We departed on 13th Jan from Tirupur at 6.50 pm by the West Coast Express. Half the folks in our compartment were heading towards Goa and were having a boisterous night, leaving us with a feeling of envy and jealousy, wondering whether we had made the right decision to get on this temple trip. All those thoughts vanished as the train arrived in Mangalore right on time at 4.45 am the next day. We checked into a hotel near the station and freshened up . The taxi service we had booked was very professional and our driver, Altaf, having confirmed our arrival by phone, reached our hotel at 6 am.
With the chill of a dark winter morning still clinging to us, we started our journey to Kukke Subramanya temple, 105kms from Mangalore. I soon got chatty with the driver who was a Mangalore local and conveyed our desire to have tasty food unmindful of the ambience or the location of the restaurants. He understood our preferences and stopped at a roadside eatery, 30 kms into our journey at Lakshmi Nivas (K.T.Hotel), in a small spot called Kalladka on NH 48. We could see many Bangalore registered cars parked in front of the small hotel at that early hour which showed its popularity. The hotel was packed to its capacity and the taste of their super soft Idlis, Aloo Pooris and Dosas tasted divine. The bill for three was an unbelievable 85 rs. With both the stomach and heart(not to mention the wallet) thoroughly satisfied, we drove through pretty decent roads to reach Subramanya at 8.45 am.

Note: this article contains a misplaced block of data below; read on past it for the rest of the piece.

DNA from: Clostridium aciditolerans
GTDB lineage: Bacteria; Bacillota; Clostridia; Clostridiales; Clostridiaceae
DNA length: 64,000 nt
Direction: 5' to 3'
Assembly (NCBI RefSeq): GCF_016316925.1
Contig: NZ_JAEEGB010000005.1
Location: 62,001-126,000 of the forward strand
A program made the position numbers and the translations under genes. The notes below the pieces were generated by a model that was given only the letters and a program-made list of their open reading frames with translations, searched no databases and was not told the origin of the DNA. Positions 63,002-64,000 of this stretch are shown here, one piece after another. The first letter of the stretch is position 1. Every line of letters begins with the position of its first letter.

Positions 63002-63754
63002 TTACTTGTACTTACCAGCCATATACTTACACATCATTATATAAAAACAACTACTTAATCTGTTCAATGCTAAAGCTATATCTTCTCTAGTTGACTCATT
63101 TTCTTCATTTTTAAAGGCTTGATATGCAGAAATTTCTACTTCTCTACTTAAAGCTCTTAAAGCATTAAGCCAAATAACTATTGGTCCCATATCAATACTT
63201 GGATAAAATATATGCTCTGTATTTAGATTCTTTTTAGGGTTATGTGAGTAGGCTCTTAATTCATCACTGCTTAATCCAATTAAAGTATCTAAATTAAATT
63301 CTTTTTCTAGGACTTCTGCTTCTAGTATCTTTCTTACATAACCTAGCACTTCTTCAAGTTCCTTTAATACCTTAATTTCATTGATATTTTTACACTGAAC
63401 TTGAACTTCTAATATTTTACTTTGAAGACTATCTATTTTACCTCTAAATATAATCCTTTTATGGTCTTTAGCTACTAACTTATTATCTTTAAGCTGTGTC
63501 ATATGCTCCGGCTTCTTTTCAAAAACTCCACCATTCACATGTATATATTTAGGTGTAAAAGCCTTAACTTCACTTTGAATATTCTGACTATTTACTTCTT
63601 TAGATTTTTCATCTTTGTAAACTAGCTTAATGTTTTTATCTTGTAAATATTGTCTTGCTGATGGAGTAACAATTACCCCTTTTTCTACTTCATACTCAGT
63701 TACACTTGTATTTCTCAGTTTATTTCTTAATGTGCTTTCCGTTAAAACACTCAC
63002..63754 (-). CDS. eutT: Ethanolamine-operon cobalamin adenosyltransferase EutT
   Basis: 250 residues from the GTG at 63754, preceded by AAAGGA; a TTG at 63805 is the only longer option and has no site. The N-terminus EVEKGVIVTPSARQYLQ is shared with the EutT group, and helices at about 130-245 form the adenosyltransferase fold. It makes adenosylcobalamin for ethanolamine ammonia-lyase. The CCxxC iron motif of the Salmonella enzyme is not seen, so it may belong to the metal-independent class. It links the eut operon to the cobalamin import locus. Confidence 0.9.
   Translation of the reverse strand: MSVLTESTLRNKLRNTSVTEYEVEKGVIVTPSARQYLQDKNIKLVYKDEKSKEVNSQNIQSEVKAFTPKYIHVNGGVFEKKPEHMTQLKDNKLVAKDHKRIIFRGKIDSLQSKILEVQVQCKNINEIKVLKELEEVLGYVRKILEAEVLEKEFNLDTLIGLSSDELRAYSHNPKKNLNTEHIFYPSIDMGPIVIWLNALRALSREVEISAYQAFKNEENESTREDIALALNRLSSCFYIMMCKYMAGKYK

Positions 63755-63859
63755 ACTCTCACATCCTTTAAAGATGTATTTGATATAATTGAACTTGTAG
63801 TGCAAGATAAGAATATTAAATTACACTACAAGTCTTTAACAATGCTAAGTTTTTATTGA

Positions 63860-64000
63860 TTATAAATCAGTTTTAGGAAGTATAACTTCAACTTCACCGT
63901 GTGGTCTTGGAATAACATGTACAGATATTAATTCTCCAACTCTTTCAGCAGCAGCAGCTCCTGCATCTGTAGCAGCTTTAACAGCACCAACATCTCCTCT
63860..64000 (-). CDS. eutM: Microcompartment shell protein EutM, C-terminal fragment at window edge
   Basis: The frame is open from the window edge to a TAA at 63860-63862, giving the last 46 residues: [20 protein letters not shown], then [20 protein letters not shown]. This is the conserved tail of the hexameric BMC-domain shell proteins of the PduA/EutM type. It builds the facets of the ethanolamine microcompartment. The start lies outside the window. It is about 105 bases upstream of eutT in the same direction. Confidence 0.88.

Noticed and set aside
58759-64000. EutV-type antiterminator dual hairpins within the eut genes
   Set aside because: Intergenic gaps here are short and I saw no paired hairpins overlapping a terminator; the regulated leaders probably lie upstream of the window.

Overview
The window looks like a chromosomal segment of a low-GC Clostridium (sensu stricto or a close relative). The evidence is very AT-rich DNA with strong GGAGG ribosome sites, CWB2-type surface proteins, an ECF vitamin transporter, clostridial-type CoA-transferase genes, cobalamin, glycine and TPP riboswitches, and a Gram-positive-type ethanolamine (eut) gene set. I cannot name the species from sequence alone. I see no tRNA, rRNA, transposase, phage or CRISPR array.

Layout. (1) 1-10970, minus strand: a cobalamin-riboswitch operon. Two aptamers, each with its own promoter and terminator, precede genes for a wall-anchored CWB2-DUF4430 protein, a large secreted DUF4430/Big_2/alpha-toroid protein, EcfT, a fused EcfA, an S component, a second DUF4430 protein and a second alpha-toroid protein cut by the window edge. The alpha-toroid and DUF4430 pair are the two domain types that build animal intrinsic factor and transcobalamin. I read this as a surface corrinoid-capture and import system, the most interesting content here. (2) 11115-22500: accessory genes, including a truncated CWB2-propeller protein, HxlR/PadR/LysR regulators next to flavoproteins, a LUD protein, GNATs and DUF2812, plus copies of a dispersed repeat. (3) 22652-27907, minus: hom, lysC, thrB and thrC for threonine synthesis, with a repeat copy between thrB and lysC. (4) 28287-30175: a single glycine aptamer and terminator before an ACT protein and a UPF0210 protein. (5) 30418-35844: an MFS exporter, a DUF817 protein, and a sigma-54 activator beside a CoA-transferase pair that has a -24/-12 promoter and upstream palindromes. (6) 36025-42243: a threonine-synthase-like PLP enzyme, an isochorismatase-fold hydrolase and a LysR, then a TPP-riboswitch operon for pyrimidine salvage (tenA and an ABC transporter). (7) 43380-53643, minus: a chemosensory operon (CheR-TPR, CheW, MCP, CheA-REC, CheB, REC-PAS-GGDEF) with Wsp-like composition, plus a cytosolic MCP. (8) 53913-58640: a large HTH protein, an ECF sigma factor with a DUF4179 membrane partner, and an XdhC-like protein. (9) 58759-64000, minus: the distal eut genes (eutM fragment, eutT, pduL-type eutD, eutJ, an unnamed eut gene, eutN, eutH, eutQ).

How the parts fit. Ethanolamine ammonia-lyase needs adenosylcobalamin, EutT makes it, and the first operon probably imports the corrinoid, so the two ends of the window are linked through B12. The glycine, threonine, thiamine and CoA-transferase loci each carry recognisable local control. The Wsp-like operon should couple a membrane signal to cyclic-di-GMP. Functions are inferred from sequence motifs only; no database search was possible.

Kukke Subramanya temple is one of the most revered pilgrimage destinations in Karnataka. Here Lord Subramanya is worshipped as the lord of all serpents. The devotees enter the courtyard of the temple from the main entrance at the back and walk around to go before the deity. The main deity inside the sanctum sanctorum consists of the idol of Lord Subramanya at the upper Dias, then the idol of Vasuki and at a little lower level the idol of Shesha. Devotees from all over India come to this temple to perform sarpa samskara poojas to get rid of sarpa dosha. Sachin Tendulkar’s visit to this temple a few years ago further increased its popularity. Some of the pictures we clicked at the temple.